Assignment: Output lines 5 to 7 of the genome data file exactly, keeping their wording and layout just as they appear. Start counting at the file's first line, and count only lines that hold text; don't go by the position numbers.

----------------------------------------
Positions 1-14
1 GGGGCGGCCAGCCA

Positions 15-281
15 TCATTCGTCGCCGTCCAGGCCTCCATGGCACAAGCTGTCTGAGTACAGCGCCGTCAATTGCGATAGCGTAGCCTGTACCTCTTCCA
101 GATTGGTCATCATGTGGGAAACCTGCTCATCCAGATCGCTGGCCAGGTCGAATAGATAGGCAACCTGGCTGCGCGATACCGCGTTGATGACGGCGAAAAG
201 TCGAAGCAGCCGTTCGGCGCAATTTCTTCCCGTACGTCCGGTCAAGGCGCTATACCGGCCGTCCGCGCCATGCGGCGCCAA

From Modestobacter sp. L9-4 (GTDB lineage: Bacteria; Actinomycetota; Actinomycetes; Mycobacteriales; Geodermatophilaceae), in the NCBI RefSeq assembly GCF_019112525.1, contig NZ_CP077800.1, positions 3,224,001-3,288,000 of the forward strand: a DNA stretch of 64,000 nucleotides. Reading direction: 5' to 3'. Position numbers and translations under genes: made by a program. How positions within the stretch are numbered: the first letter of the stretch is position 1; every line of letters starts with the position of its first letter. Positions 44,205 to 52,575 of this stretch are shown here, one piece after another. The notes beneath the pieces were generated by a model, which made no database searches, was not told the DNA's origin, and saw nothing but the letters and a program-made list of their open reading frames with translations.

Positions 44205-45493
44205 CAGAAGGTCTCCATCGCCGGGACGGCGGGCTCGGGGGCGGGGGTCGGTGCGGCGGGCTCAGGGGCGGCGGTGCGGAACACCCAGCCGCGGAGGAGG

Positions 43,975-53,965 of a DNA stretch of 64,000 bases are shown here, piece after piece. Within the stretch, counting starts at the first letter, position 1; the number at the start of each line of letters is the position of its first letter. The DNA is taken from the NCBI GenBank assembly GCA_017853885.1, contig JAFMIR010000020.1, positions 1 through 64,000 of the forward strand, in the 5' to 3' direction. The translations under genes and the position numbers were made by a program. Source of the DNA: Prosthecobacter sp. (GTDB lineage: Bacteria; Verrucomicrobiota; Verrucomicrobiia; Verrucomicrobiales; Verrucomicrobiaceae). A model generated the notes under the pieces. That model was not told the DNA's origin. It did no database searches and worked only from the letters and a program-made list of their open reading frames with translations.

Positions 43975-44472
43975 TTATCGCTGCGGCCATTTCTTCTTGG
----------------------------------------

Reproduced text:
101 GATTGGTCATCATGTGGGAAACCTGCTCATCCAGATCGCTGGCCAGGTCGAATAGATAGGCAACCTGGCTGCGCGATACCGCGTTGATGACGGCGAAAAG
201 TCGAAGCAGCCGTTCGGCGCAATTTCTTCCCGTACGTCCGGTCAAGGCGCTATACCGGCCGTCCGCGCCATGCGGCGCCAA

From Modestobacter sp. L9-4 (GTDB lineage: Bacteria; Actinomycetota; Actinomycetes; Mycobacteriales; Geodermatophilaceae), in the NCBI RefSeq assembly GCF_019112525.1, contig NZ_CP077800.1, positions 3,224,001-3,288,000 of the forward strand: a DNA stretch of 64,000 nucleotides. Reading direction: 5' to 3'. Position numbers and translations under genes: made by a program. How positions within the stretch are numbered: the first letter of the stretch is position 1; every line of letters starts with the position of its first letter. Positions 44,205 to 52,575 of this stretch are shown here, one piece after another. The notes beneath the pieces were generated by a model, which made no database searches, was not told the DNA's origin, and saw nothing but the letters and a program-made list of their open reading frames with translations.